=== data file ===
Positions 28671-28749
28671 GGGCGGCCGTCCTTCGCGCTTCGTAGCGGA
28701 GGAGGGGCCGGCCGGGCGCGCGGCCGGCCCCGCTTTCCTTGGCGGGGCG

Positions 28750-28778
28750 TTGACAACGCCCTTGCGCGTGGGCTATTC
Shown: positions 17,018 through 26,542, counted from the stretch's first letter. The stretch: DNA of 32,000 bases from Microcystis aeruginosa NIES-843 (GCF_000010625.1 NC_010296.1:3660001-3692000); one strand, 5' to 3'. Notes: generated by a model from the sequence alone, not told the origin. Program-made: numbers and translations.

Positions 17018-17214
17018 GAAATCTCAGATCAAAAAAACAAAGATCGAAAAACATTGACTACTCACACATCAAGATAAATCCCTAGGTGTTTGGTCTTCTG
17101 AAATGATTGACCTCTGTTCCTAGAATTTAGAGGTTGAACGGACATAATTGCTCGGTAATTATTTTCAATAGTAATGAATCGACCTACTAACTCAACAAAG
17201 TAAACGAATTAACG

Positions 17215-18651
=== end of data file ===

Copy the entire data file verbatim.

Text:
Positions 28671-28749
28671 GGGCGGCCGTCCTTCGCGCTTCGTAGCGGA
28701 GGAGGGGCCGGCCGGGCGCGCGGCCGGCCCCGCTTTCCTTGGCGGGGCG

Positions 28750-28778
28750 TTGACAACGCCCTTGCGCGTGGGCTATTC
Shown: positions 17,018 through 26,542, counted from the stretch's first letter. The stretch: DNA of 32,000 bases from Microcystis aeruginosa NIES-843 (GCF_000010625.1 NC_010296.1:3660001-3692000); one strand, 5' to 3'. Notes: generated by a model from the sequence alone, not told the origin. Program-made: numbers and translations.

Positions 17018-17214
17018 GAAATCTCAGATCAAAAAAACAAAGATCGAAAAACATTGACTACTCACACATCAAGATAAATCCCTAGGTGTTTGGTCTTCTG
17101 AAATGATTGACCTCTGTTCCTAGAATTTAGAGGTTGAACGGACATAATTGCTCGGTAATTATTTTCAATAGTAATGAATCGACCTACTAACTCAACAAAG
17201 TAAACGAATTAACG

Positions 17215-18651